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The world’s least corrupt country strangely appears to be quite bad at fighting dirty money

New Zealand weight lifter
Reuters/Tim Wimborne
Is New Zealand pulling its weight?
By Roberto A. Ferdman
Published Last updated This article is more than 2 years old.

The Organization for Economic Cooperation and Development (OECD) released a report today (pdf) assessing how its 30 member nations have been working to help curb to nearly $1 trillion of illicit cash that’s being smuggled out of developing countries each year. The 116-page report surveys a number of avenues for dirty money flow, including money laundering, tax evasion, and bribery, among others.

A surprising tidbit is tucked away in a chart on page 49 of the report. The Financial Action Task Force, an intergovernmental organization that works to combat money laundering and other illicit cash movements, evaluates how well countries are complying with 49 different recommendations for fighting illegal flows of money; on each one, it ranks countries as “compliant,” “largely compliant,” “partly compliant,” or “non-compliant.” The country rated as “non-compliant” on the most counts: New Zealand.

New Zealand’s 18 non-compliant scores include those relating to wire-transfer rules, non-profit organizations, internal controls, and audits and unusual transactions. It also racks up one of the lowest tallies of “compliant” ratings in the 30-country survey—just five. This seems a bit surprising for a country that, along with Denmark, is perceived as being the least corrupt of the 177 countries on Transparency International’s most recent annual index.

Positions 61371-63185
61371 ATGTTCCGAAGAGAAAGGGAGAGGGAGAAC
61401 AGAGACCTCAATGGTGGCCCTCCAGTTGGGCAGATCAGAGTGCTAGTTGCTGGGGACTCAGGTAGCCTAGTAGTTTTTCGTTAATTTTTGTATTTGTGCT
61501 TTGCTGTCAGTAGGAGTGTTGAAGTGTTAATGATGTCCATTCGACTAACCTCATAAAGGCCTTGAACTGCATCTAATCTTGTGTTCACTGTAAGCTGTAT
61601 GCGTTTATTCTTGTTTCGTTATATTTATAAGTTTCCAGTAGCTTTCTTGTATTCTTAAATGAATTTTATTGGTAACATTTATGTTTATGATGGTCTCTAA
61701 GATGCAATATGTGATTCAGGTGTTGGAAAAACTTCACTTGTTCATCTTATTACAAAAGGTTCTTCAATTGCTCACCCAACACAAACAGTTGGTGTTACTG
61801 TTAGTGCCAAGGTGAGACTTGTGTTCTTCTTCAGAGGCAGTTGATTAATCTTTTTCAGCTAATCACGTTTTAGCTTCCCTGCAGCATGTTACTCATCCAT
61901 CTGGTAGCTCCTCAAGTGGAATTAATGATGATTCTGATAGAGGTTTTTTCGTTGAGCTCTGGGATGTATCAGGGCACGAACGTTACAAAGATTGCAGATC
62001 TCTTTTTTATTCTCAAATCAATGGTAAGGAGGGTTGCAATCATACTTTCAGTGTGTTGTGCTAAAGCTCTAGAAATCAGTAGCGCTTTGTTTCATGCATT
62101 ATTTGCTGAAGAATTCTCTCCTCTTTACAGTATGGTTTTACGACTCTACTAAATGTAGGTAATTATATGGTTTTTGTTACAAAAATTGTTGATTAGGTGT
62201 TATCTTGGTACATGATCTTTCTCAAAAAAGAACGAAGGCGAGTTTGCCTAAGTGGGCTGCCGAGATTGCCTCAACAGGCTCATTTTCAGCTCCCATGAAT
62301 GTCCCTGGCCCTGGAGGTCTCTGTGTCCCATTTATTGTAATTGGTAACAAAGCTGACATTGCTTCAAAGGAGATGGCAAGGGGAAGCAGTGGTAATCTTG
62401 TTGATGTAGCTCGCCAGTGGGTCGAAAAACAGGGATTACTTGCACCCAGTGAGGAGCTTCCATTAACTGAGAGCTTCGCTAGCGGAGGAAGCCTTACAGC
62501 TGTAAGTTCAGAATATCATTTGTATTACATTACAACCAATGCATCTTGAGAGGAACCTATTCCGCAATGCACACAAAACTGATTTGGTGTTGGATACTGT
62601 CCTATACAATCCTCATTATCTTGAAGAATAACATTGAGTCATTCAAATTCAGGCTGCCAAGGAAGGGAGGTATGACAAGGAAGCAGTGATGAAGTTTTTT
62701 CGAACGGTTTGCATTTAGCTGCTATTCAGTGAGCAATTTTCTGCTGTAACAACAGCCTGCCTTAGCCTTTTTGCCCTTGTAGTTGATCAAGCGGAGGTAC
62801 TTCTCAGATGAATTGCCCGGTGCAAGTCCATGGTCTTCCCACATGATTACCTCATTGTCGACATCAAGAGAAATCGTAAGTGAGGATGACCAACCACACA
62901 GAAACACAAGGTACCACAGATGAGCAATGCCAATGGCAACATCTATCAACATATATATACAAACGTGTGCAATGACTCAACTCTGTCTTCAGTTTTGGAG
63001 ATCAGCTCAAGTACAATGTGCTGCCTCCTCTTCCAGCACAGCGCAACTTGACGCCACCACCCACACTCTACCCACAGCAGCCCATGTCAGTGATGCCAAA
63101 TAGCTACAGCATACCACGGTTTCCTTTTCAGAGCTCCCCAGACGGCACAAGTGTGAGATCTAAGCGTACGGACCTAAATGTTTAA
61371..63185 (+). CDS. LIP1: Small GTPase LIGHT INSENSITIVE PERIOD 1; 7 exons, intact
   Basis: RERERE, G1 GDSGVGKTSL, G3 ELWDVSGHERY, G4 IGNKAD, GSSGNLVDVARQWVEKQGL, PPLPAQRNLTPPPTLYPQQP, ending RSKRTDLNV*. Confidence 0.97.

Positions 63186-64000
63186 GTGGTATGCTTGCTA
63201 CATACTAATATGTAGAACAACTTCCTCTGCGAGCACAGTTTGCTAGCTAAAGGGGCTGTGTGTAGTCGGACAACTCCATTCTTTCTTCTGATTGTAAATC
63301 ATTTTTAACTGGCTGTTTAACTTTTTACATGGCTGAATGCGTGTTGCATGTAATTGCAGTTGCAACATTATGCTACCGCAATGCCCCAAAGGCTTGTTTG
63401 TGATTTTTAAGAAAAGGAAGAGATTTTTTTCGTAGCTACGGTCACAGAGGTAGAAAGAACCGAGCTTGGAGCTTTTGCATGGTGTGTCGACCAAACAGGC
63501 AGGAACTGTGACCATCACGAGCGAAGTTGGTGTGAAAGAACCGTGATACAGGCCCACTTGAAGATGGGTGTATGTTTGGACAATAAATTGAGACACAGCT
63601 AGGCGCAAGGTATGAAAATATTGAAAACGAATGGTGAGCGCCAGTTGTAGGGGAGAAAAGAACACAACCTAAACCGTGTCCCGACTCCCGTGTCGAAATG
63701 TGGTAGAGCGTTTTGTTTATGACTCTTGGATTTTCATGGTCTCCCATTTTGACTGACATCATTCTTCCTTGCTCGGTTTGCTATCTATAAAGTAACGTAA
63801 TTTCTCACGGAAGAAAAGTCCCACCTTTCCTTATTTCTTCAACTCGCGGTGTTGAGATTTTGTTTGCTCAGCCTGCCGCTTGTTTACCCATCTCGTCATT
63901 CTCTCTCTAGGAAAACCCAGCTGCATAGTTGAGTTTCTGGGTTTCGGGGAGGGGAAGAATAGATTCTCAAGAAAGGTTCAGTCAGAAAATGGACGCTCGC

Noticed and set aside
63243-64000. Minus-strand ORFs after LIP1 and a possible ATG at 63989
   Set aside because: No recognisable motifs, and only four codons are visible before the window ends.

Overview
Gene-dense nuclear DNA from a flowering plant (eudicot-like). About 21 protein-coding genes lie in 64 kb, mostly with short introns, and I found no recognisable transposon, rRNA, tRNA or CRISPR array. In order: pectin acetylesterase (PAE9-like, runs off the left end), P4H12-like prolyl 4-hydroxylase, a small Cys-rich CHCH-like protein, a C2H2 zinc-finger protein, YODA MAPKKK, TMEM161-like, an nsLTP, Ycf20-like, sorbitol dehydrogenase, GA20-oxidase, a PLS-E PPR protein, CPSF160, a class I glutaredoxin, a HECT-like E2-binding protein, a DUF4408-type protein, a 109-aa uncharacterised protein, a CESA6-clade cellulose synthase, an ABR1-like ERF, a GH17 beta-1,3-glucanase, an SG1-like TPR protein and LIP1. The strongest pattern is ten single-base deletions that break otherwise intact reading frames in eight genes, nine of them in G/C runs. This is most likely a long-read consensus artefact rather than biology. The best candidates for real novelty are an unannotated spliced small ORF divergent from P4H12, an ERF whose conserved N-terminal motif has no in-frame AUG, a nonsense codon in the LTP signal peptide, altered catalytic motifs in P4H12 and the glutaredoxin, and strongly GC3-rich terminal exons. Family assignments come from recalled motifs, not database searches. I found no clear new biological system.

It’s unclear what, if anything, the FATF ranking means for New Zealand’s anti-corruption status. For one thing, several other countries with nearly spotless reputations, such as Denmark and Canada, rack up a relatively high number of FATF’s “non-compliant” ratings and few “compliant” ones. For another thing, the OECD report is larded with caveats (see p. 47) about the unreliability of the FATF data, warning that they span several different years, are partly out of date (New Zealand’s are from 2009), and may not be directly comparable anyway.

Still, it’s a puzzling finding. And whatever the reason, it’s a reminder that all such international rankings should be treated with caution. (We contacted the OECD  for comment and will update this if a response is forthcoming.)

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